New research suggests that offering cash incentives as part of a program to help cigarette smokers quit significantly increases cessation rates, HealthDay News reported Feb.12.
About 900 employees of the General Electric Co. were recruited for the study. They were assigned to either receive information about smoking-cessation programs or to receive information plus financial incentives.
The financial-incentive group was told they would receive $100 for the completion of a smoking-cessation program, an additional $250 if they successfully quit smoking within six months from the start of the study, and another $400 if they stayed smoke-free for a further six months.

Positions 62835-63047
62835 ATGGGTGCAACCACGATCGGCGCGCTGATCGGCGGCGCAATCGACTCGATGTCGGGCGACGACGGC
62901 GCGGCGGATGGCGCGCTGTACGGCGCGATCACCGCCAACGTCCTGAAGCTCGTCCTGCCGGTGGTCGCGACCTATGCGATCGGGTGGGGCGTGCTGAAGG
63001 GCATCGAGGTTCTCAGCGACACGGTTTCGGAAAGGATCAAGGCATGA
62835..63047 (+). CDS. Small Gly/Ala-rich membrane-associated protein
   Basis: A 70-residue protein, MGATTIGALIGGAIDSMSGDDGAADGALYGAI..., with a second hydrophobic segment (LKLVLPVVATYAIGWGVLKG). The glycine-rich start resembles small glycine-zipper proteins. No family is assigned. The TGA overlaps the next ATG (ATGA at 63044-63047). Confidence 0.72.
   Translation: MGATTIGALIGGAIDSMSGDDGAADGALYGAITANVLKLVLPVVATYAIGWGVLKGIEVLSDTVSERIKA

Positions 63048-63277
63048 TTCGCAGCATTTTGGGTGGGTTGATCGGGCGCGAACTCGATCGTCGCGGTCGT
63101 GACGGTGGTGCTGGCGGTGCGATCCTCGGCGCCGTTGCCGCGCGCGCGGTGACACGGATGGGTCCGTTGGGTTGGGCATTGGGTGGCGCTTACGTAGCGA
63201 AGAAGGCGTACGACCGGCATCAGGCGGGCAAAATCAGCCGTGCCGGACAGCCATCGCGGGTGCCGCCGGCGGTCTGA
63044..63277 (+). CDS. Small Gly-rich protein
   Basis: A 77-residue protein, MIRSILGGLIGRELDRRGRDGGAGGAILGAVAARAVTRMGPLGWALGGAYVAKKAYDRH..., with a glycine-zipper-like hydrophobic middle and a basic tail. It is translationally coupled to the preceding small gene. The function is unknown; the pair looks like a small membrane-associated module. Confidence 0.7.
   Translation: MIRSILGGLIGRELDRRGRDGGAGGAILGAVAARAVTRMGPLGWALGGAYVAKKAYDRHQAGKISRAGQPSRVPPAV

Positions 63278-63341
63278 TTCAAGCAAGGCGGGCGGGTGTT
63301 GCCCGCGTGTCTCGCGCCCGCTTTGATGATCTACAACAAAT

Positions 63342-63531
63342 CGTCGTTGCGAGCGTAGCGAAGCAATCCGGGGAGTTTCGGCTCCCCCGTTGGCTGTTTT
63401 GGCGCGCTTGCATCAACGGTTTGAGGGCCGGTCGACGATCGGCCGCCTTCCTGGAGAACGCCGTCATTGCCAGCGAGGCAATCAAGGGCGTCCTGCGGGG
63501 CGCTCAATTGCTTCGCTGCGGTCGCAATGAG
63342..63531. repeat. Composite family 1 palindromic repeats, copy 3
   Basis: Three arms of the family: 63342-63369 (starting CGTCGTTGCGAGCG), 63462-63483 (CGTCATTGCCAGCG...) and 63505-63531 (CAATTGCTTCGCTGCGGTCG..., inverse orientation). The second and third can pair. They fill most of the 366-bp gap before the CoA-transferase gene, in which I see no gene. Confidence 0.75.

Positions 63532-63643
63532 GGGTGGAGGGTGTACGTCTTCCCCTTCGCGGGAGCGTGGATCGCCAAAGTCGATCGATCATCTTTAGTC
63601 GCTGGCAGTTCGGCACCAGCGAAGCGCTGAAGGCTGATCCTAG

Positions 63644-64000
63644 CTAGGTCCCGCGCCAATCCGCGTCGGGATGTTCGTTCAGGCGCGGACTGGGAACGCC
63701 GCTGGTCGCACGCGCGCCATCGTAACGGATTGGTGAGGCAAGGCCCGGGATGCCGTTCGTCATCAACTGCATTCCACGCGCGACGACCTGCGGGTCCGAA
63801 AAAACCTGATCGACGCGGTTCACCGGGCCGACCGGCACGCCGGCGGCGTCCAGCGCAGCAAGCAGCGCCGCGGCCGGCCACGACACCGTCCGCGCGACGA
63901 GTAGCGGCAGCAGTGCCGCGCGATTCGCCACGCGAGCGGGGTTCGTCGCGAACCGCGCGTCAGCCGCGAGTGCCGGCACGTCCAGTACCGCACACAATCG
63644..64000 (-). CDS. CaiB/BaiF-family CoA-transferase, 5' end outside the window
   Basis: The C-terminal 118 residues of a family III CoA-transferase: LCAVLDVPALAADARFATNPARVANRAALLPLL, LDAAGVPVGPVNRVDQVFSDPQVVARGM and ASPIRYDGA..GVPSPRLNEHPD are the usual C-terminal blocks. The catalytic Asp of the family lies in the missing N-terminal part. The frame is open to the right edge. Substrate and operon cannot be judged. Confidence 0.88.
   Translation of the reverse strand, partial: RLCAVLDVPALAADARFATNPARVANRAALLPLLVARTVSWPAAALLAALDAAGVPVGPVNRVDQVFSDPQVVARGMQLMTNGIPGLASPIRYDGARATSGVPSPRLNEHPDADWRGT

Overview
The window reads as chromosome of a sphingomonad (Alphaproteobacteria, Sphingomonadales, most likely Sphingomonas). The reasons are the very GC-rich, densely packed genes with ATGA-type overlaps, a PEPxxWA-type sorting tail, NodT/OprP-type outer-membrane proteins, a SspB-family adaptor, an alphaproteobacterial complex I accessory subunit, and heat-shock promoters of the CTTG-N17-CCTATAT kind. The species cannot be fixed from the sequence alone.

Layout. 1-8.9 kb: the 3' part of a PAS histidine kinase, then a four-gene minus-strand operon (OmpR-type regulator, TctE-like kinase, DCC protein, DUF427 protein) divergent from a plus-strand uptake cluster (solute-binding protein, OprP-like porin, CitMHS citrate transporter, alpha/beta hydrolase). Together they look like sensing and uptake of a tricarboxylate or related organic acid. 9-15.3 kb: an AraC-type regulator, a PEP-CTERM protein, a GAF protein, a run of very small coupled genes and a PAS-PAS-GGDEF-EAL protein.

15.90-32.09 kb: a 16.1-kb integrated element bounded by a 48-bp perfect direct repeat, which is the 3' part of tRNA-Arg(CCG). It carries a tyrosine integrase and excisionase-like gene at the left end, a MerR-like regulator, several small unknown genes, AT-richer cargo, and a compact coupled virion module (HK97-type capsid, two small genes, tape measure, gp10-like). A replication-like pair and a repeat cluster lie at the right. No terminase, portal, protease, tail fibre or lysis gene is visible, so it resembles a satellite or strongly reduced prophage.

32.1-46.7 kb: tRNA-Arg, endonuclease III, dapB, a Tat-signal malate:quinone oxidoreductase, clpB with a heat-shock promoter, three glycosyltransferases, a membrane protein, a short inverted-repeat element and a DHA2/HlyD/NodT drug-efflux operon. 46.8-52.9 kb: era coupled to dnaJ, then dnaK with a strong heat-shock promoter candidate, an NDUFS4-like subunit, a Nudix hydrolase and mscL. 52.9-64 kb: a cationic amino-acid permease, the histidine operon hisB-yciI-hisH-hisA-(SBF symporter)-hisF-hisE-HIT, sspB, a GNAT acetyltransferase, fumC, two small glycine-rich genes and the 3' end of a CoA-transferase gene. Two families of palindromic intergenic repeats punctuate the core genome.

About a year after the study began, 14.7 percent of the incentive group had successfully stopped smoking, compared to 5 percent in the control group. Checked again 15 to 18 months after the study's start, 9.4 percent of those in the incentive group remained abstinent, compared to just 3.6 percent of the control group.
Noting that only about 2 to 3 percent of smokers quit every year, Thomas Glynn of the American Cancer Society said the study “shows the power that a monetary incentive can offer, and the power of the workplace as a health-promotion tool.”
The study appeared in the Feb. 12, 2009 issue of the New England Journal of Medicine.